by Tom Scott
How often do you challenge yourself?
I mean, really challenge yourself.
To the point where you get that hollow feeling in your stomach as the adrenaline kicks in and your body does everything it can to stop you? But you do it anyway.
I do it rarely. I love being comfortable and the feeling that comes with it. I think particularly post-pandemic there is a reticence to challenge ourselves as we once might have done – after a period where it was a challenge to challenge.
But as we leave that period behind us, I feel now is a great time to think about how we might challenge ourselves again. For some it might simply be getting on a plane again… I have a number of friends who talk about that with a level of apprehension. For other’s it’s a time to really push the boundaries and do something you never thought possible or even considered before.
There are a few stand out times in my life where I challenged myself beyond what I thought was possible, and while looking back I didn’t actively feel at the time these were particularly challenging – in hindsight – they really were and I remember them because they were challenging, each for different reasons.
An early memory was a trip to Snowdonia in Wales when I was 12 for a week of outdoor activities. The one in question is abseiling down a 90 metre gorge. I remember the absolute fear washing over my body when my name was called. Every single part of my body said no and as I stepped over the edge the fight or flight response was too great and I bailed. And while at the time this felt like failure, I believe that that experience did something in a way to ignite something, even if it was just an awareness of what that ‘feeling’ of fear felt like.
Jump forward a year or so and I took part in several amateur Pantomimes – terrifying in their own way – but I suspect more for the audience as I danced across the stage in a grey leotard (don’t ask).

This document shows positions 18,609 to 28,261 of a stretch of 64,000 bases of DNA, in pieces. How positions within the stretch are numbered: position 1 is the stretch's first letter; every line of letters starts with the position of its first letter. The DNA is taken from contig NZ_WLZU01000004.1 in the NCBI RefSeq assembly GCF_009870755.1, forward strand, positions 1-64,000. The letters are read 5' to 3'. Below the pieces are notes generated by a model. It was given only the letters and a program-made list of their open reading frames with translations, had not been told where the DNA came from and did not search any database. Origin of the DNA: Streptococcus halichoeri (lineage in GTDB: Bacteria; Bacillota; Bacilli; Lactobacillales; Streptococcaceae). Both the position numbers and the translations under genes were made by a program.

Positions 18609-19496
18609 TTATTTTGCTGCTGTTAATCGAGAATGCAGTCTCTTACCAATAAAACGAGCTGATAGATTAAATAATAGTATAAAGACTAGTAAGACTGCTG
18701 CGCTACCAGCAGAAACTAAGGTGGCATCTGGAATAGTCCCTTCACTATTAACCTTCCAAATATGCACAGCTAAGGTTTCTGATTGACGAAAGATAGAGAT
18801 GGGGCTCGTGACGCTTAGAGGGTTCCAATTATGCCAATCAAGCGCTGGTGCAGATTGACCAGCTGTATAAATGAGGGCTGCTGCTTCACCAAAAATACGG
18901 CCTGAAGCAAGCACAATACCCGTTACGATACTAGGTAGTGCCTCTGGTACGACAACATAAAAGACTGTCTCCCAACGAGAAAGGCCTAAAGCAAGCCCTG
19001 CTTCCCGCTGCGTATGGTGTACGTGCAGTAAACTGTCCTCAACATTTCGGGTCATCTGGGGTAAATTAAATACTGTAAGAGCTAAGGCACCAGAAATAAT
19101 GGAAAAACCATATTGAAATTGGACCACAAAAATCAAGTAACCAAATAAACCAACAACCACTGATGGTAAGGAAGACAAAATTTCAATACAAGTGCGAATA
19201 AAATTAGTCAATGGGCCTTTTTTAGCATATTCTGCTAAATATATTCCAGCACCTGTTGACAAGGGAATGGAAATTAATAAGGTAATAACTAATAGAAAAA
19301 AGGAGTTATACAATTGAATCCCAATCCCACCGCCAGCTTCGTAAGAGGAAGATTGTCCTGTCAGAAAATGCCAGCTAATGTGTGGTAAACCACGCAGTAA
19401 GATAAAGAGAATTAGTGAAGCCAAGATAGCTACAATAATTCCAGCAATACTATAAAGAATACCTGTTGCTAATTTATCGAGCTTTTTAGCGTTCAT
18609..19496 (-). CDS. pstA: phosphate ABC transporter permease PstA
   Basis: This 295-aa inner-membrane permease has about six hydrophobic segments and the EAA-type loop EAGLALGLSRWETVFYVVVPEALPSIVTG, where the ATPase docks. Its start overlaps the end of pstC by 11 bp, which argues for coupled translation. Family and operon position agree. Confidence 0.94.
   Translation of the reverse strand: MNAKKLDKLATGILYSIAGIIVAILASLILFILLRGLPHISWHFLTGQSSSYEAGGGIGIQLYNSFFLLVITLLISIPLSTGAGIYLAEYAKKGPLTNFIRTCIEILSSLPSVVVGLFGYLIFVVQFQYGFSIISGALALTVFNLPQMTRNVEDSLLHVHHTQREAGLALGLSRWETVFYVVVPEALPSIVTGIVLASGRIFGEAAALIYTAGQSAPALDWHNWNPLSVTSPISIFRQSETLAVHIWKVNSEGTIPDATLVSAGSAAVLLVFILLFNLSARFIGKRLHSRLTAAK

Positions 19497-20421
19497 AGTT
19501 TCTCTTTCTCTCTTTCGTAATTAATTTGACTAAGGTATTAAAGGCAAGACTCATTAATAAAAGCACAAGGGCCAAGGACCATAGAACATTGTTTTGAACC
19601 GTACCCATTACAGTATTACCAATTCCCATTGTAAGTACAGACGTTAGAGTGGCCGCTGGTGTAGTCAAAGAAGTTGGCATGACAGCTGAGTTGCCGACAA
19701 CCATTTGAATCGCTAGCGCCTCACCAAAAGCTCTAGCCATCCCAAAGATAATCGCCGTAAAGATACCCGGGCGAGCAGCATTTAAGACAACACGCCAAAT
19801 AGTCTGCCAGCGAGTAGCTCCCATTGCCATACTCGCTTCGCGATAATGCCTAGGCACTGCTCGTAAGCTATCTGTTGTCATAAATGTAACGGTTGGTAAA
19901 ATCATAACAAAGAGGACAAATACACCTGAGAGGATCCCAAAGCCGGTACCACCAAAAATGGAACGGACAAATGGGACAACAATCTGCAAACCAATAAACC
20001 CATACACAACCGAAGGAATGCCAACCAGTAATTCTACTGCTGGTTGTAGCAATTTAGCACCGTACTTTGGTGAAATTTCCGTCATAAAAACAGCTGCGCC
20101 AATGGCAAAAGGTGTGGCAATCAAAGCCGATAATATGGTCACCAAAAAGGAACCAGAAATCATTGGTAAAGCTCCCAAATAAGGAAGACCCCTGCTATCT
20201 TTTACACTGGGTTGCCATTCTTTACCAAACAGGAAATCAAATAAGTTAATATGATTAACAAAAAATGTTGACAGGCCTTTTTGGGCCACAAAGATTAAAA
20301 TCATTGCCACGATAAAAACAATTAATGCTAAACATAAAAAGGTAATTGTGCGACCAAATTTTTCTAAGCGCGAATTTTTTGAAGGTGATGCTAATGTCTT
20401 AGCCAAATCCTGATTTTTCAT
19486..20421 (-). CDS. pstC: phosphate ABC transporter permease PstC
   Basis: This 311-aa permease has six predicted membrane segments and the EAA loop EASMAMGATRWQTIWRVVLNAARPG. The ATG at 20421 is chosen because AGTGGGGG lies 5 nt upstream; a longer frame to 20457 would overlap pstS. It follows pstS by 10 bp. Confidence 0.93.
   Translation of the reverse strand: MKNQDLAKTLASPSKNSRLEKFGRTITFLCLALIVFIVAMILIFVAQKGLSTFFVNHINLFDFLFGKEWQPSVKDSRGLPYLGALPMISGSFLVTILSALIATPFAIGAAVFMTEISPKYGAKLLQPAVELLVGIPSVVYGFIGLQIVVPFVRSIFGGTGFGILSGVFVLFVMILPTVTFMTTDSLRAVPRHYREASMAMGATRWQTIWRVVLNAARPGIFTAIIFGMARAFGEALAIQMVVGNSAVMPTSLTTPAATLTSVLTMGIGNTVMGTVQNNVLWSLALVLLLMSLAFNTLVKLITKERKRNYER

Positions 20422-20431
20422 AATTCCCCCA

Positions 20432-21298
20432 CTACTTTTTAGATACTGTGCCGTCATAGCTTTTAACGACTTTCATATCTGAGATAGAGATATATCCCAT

Shortly after a month-long holiday to Arizona, USA saw me take the controls, fly and land an aircraft for the very first time at the tender age of 15. I adore aviation and this was incredible if not slightly daunting.
Speeding forward about a decade and I was incredibly lucky enough to dive with Whale Sharks in Western Australia – not especially challenging at the time, but looking back the idea of getting in the water with the world’s largest fish with a deep dark blue ocean below you, is in it’s own way something that pushed me, in perhaps a slightly different way.
And my final, but possibly most challenging moment was a Skydive in Cornwall in 2016. Every single part of my being said NO. Why on earth do people find this fun? I was petrified – but oddly, only to the point I boarded the plane. Once airborne a very surreal and hard to explain calm came over me. It was very strange, and lasted only until the door of the plane was thrust open at 15,000ft. But once you’re outside falling through the clouds and seeing for hundreds of miles, it is hands down one of the most exciting, exhilarating and just fun experiences of my life.
And at ISTA we know the importance of embracing a challenge and our events are such a great way for our young people, educators and artists to explore what it is to be challenged. Whenever I travel to an event, I, like many, have that feeling of apprehension – and every time I get up to address the participants, the nerves really kick in. But that feeling can be exhilarating and I believe it can really help you perform.
Everyone’s version of ‘challenge’ is different so don’t compare it to others. My experiences above range hugely and many were more of a challenge than others. For some people, skydiving won’t be a challenge at all, for others, like me it’ll be hugely challenging. Whatever it is you choose, and regardless of how often, enjoy the journey, the feeling it gives you and embrace it. I don’t think you’ll regret it.
I’d like to thank Dinos for the title of this blog. On the day I started writing it, he pulled a reflection card for me. As you can see it was very apt indeed.